Sunday, September 4, 2016

Postcard from Alaska: Talkeetna

Friday morning we boarded the train and headed north.  The train wound through thick groves of birch and spruce trees.  We also passed by stumpy black spruce trees -- looking like a Christmas tree farm gone bad -- and learned that the trees, although short and sparse, were very old.  Their stunted growth was the result of growing in the shallow layer of crushed stone that covers the permafrost.

After three hours we arrived in Talkeetna, a small town of a couple hundred people.  It was established during the Alaskan gold rush but now serves tourists and mountaineers.  Small planes fly mountain climbers to the base camp, for the climb up Denali.

We have been traveling with our friends, George and Nancy.  They lost their son, Brian, in an avalanche up on the mountain almost ten years ago.  They wanted to take a ride in one of those small planes, and see the spot where searchers found his last foot prints.  And they wanted us to join them on the flight.

Brian was a geologist, a licensed pilot, and a mountaineer.  He trained people to mountain climb and was a careful, cautious climber.  When he and a friend came to Denali, they delayed their climb up Barrell mountain by a few days because they were concerned about an avalanche. Sure enough, one did occur, as they expected, and then, after it was over, they started their ascent.  Unfortunately, there was an unstable area that they couldn't see; it broke loose; and carried them both about 3,000 down the side of the rock, to their death.  Our friends have pictures from Brian's camera, which was recovered with his body, but they wanted to see the mountain for themselves.  Barrell is one of the many peaks jutting up around Denali.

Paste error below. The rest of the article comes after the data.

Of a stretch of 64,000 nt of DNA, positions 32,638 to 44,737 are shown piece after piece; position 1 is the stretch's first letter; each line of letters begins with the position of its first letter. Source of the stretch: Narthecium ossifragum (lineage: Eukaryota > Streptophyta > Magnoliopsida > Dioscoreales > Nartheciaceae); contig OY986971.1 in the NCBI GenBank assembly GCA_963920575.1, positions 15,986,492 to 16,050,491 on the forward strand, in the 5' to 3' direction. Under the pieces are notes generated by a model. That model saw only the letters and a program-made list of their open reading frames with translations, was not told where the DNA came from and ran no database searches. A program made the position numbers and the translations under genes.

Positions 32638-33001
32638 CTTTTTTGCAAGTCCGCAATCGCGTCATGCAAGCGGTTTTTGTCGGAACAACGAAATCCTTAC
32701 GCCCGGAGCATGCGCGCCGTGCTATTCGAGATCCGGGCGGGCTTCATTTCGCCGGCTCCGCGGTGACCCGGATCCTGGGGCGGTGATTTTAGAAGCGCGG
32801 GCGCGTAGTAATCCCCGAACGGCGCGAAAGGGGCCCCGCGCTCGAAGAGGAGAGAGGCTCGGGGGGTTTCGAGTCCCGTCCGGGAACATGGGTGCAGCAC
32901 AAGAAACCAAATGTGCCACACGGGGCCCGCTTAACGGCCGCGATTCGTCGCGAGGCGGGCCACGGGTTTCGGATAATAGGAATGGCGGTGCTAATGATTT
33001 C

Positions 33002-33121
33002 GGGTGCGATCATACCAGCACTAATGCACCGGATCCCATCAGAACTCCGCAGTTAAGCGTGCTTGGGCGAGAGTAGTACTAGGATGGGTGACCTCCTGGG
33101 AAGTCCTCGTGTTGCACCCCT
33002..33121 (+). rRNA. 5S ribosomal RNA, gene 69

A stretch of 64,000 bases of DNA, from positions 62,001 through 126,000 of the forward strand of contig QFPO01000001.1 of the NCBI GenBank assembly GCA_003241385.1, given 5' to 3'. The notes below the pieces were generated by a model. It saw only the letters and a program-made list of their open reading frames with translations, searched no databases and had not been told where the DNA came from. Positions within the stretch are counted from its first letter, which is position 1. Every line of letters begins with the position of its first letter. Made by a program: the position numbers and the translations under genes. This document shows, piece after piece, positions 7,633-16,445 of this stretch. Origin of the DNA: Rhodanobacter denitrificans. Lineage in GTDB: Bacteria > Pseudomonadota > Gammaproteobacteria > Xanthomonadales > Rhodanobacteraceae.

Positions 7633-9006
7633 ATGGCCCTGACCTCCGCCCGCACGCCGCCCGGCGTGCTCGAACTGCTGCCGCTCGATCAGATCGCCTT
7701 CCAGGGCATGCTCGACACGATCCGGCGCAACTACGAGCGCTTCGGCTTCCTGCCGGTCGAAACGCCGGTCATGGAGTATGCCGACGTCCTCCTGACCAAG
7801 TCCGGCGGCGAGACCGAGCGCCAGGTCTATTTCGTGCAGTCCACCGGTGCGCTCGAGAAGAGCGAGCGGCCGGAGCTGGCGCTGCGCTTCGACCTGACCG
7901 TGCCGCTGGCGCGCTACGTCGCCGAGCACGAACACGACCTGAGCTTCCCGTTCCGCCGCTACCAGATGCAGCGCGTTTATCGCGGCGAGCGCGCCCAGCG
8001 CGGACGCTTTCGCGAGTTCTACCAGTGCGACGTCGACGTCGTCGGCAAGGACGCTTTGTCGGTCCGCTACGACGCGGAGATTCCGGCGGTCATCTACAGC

We were fortunate to have an absolutely clear day, no clouds, and no wind.  Denali is only visible 30% of the time; it is usually shrouded in clouds.  George settled into the co-pilot seat, Nancy climbed in the back, and Brett and I settled in the middle.  Our pilot pulled a sweatshirt over his head, started the prop engine, and took us up the mountain.  He followed the path of the glaciers that flow from the snow covered crags, then turned up the steep granite canyons, their rugged sides topped with snow.

It felt like I could reach out and touch the side of the mountain as we banked and climbed.  After circling Denali, we dropped down to Barrell.  There we circled the peak twice, and the pilot tipped the wing so George could get an unobstructed picture of the mountain.  Denali and its surrounding peaks were an awe inspiring mix of rock, whipped cream snow frosting above, blue glacial ice and tumbled piles of snow below.  I could feel the power and pull of the mountain, and understood why it draws so many mountain climbers.  I also felt awe, looking down into the deep fissures, and was thankful to be in a plane and not climbing below.  Nancy was quiet behind me, while George peppered our pilot with questions.

George needed to know and understand; Nancy needed to quietly bear witness.  And I sat between them, with tears in my eyes, thankful for God granting us a brilliant day and praying that it brought them some measure of peace and comfort.


  1. What an amazing, once-in-a-lifetime experience. Thanks for taking us along. I too would have been very emotional.

  2. My heart goes out to your friends. They were brave to visit the mountain and you were so kind to go with them.

  3. What a beautiful moment that you shared with your friends. I hope that they find healing in this journey.

    1. I think that it did help. So difficult to lose a child; I can't even imagine.

  4. Trips like yours never leave you. What an honor to be there for this still-grieving couple.

  5. It's a beautiful area. It must have been so hard for them to go there. I hope it brings them some peace. You and Brett are good friends and I'm sure they'll always appreciate how you supported them.


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